Thursday, November 28, 2013

Sorry about being so cross

So the last couple of weeks, my posts have been really bitchy.  They're all like "I dislike motorists" and stuff.  Well even though that's true, so what?  Who cares?  I find myself now at the end of Thanksgiving day without having given any thought to this post.

One thing that happens when I think about these posts is that they can be a bit long-winded.  No worries about that tonight.  Everybody wins.

So sometimes when I'm writing these, I think - wouldn't it be funny if I use the "F" word?

Anyway - about 30 minutes ago, I solidified something that I've been trying to shape up for the last 2 weeks or so.  I'm racing cross on Saturday.  There are races on both Saturday and Sunday, but I have to rake leaves on one of those days.

Earlier in the week, Saturday looked to be the only nice day of the weekend.  I had to reserve that for raking the fucking leaves (tell me that's not funny).  I hadn't noticed that Sunday looks about the same as Saturday.

On a jra session today - Brady said "rake on Sunday."  Thanks Brady.

Now the dilemma is whether to race "Cat 4" or "Masters 40+".

Cat 4 starts at noon.  Masters starts at 11 AM.  Masters would be stiffer competition and perhaps slightly out of reach for my current skill level.  Who am I kidding - so is Cat 4.  But I can sleep in an hour later if I do that one.

When you go to USACycling and register for a race, they have this nifty little thing called  a "race predictor".

It does some magic with all of the entrants and their racing history and assigns this mysterious number that somehow estimates the strength of that rider.  The race predictor orders the entrants from lowest number (best) to highest.

After I enter, I will be able to see what my number is.  The current entrants of the Cat 4 race are:
1Lance MoranCentral Plains CyclingSioux Falls, SD401.10
2TODD RAMSEYThe Bike Way RacingOmaha, NE414.89
3Ben CorkJefferson, SD501.35

If I join this race, I expect to see something like: Fred Cube   505.91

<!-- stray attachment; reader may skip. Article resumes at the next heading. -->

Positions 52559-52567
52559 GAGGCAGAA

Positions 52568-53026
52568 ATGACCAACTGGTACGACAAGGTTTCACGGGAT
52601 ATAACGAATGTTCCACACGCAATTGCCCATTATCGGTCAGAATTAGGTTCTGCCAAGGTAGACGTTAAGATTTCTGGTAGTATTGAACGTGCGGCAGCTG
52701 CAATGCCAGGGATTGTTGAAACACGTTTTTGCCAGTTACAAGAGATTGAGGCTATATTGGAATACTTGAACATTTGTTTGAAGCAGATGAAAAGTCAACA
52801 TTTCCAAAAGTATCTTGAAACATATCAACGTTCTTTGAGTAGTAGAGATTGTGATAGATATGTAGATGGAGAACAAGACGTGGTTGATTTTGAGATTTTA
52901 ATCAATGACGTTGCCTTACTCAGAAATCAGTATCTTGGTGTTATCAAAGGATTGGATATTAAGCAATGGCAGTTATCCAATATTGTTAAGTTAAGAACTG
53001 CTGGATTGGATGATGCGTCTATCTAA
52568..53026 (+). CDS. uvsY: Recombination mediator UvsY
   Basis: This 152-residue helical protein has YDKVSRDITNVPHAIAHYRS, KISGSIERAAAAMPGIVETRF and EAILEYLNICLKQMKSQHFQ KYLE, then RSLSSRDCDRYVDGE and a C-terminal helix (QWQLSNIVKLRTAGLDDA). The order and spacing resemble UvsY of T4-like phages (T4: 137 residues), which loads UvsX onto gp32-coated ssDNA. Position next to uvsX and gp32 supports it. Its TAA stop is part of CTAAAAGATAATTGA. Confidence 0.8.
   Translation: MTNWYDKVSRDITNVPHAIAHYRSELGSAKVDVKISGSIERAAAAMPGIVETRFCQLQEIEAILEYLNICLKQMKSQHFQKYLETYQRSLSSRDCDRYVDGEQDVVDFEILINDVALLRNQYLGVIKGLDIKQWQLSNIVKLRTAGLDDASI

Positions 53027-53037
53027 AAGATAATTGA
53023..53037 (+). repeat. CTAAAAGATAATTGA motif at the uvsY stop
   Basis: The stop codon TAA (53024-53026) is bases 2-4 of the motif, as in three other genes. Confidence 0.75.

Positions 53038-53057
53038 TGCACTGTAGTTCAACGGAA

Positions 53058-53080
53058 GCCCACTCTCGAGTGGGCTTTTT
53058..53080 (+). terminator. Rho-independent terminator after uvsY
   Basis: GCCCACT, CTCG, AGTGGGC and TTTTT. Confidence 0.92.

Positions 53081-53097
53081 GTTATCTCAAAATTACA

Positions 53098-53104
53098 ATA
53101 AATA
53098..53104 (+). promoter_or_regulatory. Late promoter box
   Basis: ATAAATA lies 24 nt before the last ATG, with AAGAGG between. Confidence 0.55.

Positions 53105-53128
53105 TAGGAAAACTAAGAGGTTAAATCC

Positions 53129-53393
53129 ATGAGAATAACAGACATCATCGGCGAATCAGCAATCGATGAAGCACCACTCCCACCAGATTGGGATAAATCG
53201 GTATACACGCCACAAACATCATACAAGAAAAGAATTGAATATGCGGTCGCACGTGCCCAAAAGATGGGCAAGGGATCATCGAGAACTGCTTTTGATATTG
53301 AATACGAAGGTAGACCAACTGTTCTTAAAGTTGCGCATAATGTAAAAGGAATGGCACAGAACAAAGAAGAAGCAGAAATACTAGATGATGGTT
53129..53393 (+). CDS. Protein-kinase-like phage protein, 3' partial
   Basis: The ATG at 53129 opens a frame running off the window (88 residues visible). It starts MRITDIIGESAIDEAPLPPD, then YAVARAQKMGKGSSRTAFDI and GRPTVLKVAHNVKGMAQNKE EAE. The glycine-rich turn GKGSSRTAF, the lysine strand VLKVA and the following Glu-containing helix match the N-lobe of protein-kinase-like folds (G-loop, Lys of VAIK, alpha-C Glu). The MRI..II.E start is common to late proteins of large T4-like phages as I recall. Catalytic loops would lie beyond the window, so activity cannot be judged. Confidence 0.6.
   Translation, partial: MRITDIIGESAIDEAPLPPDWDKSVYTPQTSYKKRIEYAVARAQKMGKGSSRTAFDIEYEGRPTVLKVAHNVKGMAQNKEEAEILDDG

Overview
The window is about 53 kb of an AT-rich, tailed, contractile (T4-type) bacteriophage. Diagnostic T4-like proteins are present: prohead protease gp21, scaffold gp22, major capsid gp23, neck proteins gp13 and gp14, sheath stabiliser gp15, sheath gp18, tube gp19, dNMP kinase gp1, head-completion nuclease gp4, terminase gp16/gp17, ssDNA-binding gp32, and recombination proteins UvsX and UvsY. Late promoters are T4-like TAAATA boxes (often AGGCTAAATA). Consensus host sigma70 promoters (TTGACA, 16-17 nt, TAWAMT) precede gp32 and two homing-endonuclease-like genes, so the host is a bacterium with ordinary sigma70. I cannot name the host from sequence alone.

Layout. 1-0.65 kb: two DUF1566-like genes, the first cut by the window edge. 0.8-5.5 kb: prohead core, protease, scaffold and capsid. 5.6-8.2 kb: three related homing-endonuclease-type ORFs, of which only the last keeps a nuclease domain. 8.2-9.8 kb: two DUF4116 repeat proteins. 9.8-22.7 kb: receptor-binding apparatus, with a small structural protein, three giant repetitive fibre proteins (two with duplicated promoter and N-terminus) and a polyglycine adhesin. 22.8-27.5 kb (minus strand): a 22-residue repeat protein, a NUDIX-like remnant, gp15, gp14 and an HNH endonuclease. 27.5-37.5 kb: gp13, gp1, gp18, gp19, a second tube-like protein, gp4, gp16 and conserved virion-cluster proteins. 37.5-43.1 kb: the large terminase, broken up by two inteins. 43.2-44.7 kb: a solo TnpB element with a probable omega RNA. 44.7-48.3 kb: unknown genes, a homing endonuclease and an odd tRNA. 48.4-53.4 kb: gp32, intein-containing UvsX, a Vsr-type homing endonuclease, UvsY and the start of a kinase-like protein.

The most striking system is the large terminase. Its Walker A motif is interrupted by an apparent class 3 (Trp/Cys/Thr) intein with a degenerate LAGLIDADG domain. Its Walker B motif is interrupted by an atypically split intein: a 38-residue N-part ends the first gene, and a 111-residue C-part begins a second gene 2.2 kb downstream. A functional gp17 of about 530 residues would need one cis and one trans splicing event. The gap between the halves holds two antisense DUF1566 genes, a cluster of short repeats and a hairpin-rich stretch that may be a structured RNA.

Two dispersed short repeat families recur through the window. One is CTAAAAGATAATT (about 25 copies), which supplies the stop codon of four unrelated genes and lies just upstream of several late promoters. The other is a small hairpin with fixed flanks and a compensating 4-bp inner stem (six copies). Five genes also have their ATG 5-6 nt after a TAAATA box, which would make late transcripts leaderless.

But if I join the Masters:

1Randall CristGreenstreet Velo ClubOmaha, NE278.42
2Brent LinnPowerade - Independent FabricationSioux City, IA337.29
3Harry FortneyDMOS Racing TeamKelley, IA379.77
4Kevin VanderlindenSioux City VeloSioux City, IA557.08

Oh looky there.  Last time I looked, Kevin Vanderlindenhoser wasn't signed up.  Well, let's see what happens ...

Ok well - I am still predicted to be in last place.  Damn.  It came out to Fred Cube 561.25

That's close enough to Kevin Hemoglobin as far as I'm concerned.  Look out Lederhosen, here I come.  And by the way - Ben Cork - Even though you have that impressive 501.35, I wouldn't get too comfy,  I'll be coming at you with one more race under my belt since I'm racing Masters, then Cat 4 on Saturday.  Oh snap.  Yes I did.

Now if you'll excuse me I have to start training for the cross races that are taking place 36 hours hence.

And I'll say - Good day sir!

Thursday, November 21, 2013

Thanks but no Thanks.

You know how sometimes people want to be nice?  No?  Well it's true.  Sometimes people want to be nice.

I don't know why this happens, but it does.  Sometimes when someone decides to slightly inconvenience themselves to help another person out, everything goes according to plan.  The helper successfully helps the helpee and receives due thanks.

I know from personal experience that the half dozen or so times in my life I've gone out of my way to "do someone a solid,"  the gratitude I've received has literally warmed my heart.

Seriously.  Some woman with a bag of groceries in one hand and a baby in the other drops her keys trying to open the back of her minivan, I scoop up the keys and press the unlock dealy and I feel like a big huge hero.  Her warm "Thank you" brightens my mood for several hours until the shots of scotch do the work they're intended for.

But what if she wasn't thankful?  How would I feel if instead of letting me help, she was all, "What are you doing?  Give me my keys or I'll call the police?"

Well yeah - helpful becomes harder at that point.  I'd turn from hero into guy who dropped the keys back on the ground.  Then I'm pretty sure I'd kick them several feet under the minivan.

The reason?  I'm not a nice person.  And neither is anybody.  If I were a nice person in the situation above, the woman's reaction one way or another would have no effect on my mood (until the scotch kicked in).  I would be helping only because I saw a person in need and it was nothing for me to make life slightly easier.  Maybe.  I don't really know what my motivation would be because I don't suffer from any sort of altruistic condition.

My point is this:  If someone does not want the help you offer, do not get mad about it.  If you do, you prove that your motivation was selfish.

Yeah but cube, what are you getting at?  Nobody here is accusing you of being some sort of Mother Teresa or anything.

First of all, don't get me started on Mother Teresa.  And secondly, I'm glad you asked.

I'm talking about traffic.

Sometimes, when people are driving in their cars, they get nice all of the sudden.  I'm not talking about safe cautious driving.  I am a huge fan of the aware focused motorist.  I absolutely despise the aggressive angry motorist, but if s/he is alert and not speeding too much, no real harm or danger is present.

The worst is the person who is not paying attention.  Whether it's texting or goofing with some control on the panel or just a bad or drunk driver.  These people are a danger and potentially lethal to motorists and especially to cyclists.

The second worst is the "helper."  I can't stand these people whether I'm in a car or on a bike.